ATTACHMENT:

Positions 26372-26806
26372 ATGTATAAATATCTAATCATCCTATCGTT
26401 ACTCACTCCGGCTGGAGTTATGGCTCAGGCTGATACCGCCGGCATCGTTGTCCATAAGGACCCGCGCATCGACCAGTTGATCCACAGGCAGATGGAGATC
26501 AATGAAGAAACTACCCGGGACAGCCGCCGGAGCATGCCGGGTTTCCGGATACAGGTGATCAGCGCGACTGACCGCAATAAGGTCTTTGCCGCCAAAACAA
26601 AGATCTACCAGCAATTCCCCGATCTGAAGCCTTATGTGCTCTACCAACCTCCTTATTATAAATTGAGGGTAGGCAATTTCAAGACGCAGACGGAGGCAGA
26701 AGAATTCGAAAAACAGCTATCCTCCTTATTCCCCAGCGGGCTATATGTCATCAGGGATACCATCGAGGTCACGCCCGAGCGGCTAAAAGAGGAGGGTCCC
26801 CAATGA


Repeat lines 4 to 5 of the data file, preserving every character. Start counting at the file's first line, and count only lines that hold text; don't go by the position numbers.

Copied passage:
26501 AATGAAGAAACTACCCGGGACAGCCGCCGGAGCATGCCGGGTTTCCGGATACAGGTGATCAGCGCGACTGACCGCAATAAGGTCTTTGCCGCCAAAACAA
26601 AGATCTACCAGCAATTCCCCGATCTGAAGCCTTATGTGCTCTACCAACCTCCTTATTATAAATTGAGGGTAGGCAATTTCAAGACGCAGACGGAGGCAGA